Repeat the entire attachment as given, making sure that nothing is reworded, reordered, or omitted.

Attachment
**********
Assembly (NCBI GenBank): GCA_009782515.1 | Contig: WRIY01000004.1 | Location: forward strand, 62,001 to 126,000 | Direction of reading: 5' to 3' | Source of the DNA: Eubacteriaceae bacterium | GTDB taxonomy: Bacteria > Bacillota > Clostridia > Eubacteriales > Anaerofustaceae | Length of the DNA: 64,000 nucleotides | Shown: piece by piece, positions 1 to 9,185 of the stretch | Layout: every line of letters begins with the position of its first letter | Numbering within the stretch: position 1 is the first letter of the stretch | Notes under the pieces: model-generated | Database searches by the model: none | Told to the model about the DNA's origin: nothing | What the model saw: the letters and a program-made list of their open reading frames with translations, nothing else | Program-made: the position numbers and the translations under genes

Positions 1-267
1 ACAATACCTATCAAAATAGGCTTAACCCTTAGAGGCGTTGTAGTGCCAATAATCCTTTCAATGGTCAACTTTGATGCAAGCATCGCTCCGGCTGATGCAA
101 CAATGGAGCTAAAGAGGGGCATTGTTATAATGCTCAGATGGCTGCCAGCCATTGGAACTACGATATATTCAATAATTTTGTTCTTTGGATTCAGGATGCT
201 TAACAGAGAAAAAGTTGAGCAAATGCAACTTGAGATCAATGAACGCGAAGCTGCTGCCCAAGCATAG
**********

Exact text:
Assembly (NCBI GenBank): GCA_009782515.1 | Contig: WRIY01000004.1 | Location: forward strand, 62,001 to 126,000 | Direction of reading: 5' to 3' | Source of the DNA: Eubacteriaceae bacterium | GTDB taxonomy: Bacteria > Bacillota > Clostridia > Eubacteriales > Anaerofustaceae | Length of the DNA: 64,000 nucleotides | Shown: piece by piece, positions 1 to 9,185 of the stretch | Layout: every line of letters begins with the position of its first letter | Numbering within the stretch: position 1 is the first letter of the stretch | Notes under the pieces: model-generated | Database searches by the model: none | Told to the model about the DNA's origin: nothing | What the model saw: the letters and a program-made list of their open reading frames with translations, nothing else | Program-made: the position numbers and the translations under genes

Positions 1-267
1 ACAATACCTATCAAAATAGGCTTAACCCTTAGAGGCGTTGTAGTGCCAATAATCCTTTCAATGGTCAACTTTGATGCAAGCATCGCTCCGGCTGATGCAA
101 CAATGGAGCTAAAGAGGGGCATTGTTATAATGCTCAGATGGCTGCCAGCCATTGGAACTACGATATATTCAATAATTTTGTTCTTTGGATTCAGGATGCT
201 TAACAGAGAAAAAGTTGAGCAAATGCAACTTGAGATCAATGAACGCGAAGCTGCTGCCCAAGCATAG